I grew up, like a lot of my friends, not really feeling at all like I belonged where I was. My trailer park roots are not something of which I am ashamed, but mother always said that I must have been mixed up at St. Francis Hospital in Dayton, OH, with a missing baby from the Rockefeller family. My champagne tastes on a beer budget have gotten me in a financial pickle more than once.
But that’s not exactly what I am talking about. Sometimes when we don’t feel like we fit in it’s because we really don’t fit in. That’s not to say we are better than those around us, but we may very well be different. It’s as if we are trying to park diagonally when everyone else is parking parallel. We tend to stand out.
While our school systems would like us to believe that we are educating free-thinkers, the teachers who allow students to think outside the box are few and far between. Today many educators are more concerned with test scores and measurements than they are with teaching our young people how to reason or think creatively. When a child does not conform to the norms of the school or society she or he can be set apart as undesirable.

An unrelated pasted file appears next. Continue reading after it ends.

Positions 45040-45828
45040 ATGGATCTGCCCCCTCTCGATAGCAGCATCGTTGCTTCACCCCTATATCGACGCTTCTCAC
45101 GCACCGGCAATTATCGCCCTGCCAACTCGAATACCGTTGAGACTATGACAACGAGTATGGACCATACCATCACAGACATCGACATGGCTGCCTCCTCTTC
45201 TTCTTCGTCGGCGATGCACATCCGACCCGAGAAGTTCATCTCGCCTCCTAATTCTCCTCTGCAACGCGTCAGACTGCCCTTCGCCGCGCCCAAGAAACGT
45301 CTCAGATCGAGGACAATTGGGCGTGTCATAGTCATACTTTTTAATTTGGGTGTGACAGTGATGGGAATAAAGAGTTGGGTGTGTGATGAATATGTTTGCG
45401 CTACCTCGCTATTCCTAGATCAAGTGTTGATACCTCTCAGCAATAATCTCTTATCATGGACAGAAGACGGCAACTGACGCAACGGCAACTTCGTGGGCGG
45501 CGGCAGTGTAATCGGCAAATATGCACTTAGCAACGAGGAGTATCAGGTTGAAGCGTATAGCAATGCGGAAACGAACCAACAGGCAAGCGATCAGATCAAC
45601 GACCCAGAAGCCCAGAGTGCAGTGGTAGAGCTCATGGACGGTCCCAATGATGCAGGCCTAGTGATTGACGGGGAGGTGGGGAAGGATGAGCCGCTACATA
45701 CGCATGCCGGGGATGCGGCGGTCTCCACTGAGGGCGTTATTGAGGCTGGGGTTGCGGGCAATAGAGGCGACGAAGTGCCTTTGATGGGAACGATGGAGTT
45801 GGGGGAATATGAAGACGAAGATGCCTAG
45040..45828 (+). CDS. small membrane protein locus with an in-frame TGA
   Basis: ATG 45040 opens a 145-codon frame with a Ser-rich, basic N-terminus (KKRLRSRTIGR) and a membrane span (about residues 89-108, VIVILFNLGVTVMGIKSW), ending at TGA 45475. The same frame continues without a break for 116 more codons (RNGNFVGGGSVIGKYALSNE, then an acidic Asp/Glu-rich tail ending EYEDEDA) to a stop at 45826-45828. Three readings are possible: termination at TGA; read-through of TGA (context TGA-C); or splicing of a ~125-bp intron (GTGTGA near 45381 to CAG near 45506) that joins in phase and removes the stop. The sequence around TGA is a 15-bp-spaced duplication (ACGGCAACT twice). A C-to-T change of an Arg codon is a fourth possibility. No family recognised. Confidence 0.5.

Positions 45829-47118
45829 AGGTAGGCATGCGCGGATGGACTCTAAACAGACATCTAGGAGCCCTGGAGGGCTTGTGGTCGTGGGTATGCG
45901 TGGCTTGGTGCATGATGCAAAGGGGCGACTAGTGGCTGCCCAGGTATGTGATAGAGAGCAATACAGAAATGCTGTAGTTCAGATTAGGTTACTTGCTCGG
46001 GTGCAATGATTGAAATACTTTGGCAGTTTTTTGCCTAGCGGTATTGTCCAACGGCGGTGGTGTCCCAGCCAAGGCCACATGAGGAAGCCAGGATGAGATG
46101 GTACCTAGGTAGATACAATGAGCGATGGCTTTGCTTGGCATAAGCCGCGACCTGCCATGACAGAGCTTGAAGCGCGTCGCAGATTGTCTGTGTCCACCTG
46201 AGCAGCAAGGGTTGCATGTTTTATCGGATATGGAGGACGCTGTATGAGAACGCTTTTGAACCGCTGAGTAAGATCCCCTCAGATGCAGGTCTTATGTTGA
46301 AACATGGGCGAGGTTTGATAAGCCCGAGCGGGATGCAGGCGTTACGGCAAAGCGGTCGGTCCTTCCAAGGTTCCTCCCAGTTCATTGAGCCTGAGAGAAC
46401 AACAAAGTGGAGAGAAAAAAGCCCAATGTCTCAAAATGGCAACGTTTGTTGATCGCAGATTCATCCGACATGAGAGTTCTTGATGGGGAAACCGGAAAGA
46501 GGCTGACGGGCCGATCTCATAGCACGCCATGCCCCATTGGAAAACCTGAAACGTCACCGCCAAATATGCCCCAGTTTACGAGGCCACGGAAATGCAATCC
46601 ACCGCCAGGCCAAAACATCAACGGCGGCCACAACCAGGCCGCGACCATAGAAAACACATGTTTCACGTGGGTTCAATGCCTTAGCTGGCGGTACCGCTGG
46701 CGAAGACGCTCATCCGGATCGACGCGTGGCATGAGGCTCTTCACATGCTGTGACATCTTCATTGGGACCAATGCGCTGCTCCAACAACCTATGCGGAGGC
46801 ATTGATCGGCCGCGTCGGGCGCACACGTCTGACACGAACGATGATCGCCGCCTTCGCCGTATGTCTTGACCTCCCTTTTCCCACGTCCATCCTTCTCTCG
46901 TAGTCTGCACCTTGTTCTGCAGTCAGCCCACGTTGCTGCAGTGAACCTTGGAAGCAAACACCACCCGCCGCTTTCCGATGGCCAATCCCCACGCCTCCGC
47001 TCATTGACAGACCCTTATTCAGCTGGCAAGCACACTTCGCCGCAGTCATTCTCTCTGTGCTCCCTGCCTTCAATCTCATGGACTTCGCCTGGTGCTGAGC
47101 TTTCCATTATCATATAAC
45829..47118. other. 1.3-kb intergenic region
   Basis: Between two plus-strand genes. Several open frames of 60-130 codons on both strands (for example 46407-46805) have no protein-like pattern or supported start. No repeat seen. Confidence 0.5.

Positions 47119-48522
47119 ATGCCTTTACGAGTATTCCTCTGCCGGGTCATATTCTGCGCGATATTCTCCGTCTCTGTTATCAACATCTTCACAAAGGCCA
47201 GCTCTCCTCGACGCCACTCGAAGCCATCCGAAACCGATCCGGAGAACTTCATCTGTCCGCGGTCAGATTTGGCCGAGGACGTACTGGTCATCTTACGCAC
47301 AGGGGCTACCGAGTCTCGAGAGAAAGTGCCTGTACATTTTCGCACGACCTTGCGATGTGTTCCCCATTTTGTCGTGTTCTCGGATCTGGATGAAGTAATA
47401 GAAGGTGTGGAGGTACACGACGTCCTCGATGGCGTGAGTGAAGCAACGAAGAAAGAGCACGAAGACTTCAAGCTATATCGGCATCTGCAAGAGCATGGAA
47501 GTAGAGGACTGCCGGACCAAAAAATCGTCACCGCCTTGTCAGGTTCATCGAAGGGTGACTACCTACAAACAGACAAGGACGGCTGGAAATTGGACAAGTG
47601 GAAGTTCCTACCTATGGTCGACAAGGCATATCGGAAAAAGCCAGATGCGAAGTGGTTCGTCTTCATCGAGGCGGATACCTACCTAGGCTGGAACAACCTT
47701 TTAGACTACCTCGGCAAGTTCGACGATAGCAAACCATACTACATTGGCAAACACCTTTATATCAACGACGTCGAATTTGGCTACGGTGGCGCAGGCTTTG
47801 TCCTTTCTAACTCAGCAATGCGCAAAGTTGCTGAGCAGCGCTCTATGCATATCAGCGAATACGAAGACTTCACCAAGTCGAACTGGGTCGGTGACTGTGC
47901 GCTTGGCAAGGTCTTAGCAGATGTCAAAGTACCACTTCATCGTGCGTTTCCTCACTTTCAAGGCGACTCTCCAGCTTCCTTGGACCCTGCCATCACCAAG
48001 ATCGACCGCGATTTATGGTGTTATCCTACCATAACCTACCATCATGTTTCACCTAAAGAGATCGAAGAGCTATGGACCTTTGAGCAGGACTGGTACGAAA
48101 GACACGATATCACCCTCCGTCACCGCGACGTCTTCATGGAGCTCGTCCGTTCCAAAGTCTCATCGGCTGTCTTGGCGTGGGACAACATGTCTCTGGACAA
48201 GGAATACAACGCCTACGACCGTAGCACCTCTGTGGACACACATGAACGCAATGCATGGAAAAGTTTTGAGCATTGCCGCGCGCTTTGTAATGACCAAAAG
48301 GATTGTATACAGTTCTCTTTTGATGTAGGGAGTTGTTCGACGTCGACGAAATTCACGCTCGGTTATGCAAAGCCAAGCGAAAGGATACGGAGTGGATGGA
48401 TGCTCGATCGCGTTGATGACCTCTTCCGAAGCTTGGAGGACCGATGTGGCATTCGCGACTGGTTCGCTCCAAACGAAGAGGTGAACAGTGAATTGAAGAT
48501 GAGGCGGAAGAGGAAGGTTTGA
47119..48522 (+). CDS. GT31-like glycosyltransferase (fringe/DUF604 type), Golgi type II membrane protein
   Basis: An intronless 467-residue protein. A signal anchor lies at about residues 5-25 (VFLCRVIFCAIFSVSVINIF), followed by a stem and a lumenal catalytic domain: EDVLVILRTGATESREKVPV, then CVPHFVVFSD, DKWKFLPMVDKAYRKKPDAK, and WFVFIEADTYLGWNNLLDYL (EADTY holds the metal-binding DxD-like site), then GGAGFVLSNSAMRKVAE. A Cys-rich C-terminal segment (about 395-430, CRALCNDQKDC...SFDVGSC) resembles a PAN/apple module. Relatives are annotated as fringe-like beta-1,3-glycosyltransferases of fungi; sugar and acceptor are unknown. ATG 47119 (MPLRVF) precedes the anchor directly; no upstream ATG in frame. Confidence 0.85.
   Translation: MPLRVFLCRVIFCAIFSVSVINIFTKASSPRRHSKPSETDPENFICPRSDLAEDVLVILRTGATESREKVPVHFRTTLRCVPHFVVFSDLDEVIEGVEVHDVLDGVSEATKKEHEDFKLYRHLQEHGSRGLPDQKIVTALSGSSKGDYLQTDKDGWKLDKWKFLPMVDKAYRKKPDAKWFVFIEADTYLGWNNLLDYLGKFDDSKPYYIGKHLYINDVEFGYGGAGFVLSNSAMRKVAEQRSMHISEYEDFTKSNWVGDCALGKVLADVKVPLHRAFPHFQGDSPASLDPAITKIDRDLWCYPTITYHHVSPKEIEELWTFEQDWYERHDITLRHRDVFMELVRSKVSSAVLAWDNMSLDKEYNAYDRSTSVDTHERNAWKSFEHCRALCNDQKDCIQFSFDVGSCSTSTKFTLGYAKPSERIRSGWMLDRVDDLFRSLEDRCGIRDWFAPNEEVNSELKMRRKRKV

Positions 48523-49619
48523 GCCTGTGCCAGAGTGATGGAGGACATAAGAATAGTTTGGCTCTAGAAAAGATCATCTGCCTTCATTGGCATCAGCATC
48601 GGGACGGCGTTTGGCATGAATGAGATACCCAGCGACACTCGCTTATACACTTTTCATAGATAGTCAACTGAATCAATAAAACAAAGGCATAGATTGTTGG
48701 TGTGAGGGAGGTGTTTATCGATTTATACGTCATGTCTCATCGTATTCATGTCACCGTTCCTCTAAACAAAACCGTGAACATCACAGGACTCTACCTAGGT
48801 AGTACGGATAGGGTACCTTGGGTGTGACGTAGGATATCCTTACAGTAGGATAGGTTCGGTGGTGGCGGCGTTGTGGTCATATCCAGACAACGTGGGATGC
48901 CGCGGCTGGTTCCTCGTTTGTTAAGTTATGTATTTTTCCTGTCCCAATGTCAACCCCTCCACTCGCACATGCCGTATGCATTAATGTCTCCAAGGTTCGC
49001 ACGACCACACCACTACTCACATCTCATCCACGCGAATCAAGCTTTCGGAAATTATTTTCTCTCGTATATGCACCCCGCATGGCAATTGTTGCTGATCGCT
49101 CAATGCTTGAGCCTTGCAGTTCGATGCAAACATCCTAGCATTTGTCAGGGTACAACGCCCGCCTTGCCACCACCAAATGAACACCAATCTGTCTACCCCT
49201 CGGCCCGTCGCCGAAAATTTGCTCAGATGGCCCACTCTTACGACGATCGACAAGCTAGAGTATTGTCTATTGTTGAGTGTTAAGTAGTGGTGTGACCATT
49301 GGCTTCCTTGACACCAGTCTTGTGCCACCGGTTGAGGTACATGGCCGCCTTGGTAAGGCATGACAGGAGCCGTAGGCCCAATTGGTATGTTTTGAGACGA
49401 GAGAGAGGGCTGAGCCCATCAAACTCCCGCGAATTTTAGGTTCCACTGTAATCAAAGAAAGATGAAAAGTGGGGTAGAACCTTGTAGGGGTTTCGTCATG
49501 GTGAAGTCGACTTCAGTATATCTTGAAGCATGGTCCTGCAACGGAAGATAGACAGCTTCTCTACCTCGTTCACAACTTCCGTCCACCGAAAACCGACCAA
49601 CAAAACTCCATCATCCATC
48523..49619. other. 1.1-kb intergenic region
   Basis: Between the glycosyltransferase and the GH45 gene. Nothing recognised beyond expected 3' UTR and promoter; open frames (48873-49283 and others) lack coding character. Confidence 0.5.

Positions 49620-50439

We must each decide how much we wish to fit in without jeopardizing our individuality. At the same time we can be more loving in how much latitude we give to those around us in how they choose to express their individuality. Just because we are different than those around us, or around those who are just different from us, doesn’t mean we or they are wrong. Neither should it require anything more than a change of outlook. It means each of us is uniquely qualified to express life in a way that no one else can. That is something to be celebrated, not repressed.
In Spirit, Truth and Playfulness,